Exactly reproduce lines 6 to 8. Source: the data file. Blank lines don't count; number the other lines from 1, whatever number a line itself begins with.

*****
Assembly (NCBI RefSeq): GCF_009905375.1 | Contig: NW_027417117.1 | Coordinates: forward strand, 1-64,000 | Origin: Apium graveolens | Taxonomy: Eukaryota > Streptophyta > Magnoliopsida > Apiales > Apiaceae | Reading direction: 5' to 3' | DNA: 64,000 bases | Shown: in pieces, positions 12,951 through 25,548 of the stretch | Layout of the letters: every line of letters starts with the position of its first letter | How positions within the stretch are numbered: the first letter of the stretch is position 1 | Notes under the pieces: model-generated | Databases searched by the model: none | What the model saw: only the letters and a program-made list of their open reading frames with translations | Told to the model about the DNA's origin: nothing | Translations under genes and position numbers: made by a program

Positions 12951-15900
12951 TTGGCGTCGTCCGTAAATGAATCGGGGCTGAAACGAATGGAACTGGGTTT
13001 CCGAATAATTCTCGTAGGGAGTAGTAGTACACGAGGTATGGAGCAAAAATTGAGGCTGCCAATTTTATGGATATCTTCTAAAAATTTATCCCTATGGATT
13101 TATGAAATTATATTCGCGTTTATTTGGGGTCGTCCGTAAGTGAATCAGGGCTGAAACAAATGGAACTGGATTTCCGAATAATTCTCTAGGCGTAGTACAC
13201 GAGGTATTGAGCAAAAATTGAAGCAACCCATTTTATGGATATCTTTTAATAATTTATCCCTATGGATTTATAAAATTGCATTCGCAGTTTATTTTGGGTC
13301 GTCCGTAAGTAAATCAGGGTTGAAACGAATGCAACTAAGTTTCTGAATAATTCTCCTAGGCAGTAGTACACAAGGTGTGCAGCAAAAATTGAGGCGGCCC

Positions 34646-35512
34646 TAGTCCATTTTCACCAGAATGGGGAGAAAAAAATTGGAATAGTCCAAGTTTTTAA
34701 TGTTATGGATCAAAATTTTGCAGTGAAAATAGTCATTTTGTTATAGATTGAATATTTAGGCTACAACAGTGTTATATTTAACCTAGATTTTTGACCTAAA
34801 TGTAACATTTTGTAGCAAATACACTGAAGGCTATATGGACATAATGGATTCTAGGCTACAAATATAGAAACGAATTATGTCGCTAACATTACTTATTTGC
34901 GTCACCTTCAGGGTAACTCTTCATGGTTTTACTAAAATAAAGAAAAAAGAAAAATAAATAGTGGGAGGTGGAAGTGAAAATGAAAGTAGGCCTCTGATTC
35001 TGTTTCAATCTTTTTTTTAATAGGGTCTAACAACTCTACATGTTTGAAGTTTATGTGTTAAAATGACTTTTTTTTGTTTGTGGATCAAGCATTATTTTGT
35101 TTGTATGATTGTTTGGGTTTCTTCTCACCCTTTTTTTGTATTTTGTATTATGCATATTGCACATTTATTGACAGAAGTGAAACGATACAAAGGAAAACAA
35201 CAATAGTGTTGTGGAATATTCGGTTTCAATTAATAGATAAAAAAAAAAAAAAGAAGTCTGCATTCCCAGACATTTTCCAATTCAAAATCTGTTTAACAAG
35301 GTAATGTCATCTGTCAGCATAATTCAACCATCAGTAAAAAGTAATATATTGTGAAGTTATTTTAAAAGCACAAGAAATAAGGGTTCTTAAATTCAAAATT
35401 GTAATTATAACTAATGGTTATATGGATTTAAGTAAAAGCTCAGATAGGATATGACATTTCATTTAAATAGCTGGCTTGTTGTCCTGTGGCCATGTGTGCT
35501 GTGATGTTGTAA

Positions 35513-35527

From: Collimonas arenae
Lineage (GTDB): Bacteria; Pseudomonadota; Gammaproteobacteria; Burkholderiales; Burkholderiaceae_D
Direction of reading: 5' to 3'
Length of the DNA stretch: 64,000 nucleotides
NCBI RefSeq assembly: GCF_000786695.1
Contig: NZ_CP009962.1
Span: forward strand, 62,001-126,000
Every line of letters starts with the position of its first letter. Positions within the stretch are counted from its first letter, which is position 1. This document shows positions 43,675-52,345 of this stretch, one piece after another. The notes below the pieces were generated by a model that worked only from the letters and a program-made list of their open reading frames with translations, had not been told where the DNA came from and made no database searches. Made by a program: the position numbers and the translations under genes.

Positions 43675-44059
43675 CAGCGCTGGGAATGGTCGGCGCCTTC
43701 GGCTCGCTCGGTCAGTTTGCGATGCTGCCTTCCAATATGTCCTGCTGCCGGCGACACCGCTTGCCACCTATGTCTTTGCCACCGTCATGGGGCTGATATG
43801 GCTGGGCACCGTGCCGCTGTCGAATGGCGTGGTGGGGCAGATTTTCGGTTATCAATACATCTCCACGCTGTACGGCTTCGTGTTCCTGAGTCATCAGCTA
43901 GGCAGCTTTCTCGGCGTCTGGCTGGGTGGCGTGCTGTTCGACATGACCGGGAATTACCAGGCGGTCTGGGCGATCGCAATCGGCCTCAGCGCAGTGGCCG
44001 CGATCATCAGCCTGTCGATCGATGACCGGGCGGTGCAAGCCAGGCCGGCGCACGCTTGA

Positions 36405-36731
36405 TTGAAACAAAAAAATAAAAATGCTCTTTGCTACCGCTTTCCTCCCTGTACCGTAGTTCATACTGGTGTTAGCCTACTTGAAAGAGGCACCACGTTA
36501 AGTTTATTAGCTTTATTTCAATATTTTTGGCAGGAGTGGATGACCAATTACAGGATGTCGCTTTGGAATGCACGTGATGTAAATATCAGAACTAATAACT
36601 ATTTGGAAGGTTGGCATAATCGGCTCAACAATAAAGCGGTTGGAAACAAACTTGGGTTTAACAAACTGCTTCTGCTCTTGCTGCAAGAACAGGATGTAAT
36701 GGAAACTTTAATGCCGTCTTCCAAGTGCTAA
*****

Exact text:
13201 GAGGTATTGAGCAAAAATTGAAGCAACCCATTTTATGGATATCTTTTAATAATTTATCCCTATGGATTTATAAAATTGCATTCGCAGTTTATTTTGGGTC
13301 GTCCGTAAGTAAATCAGGGTTGAAACGAATGCAACTAAGTTTCTGAATAATTCTCCTAGGCAGTAGTACACAAGGTGTGCAGCAAAAATTGAGGCGGCCC

Positions 34646-35512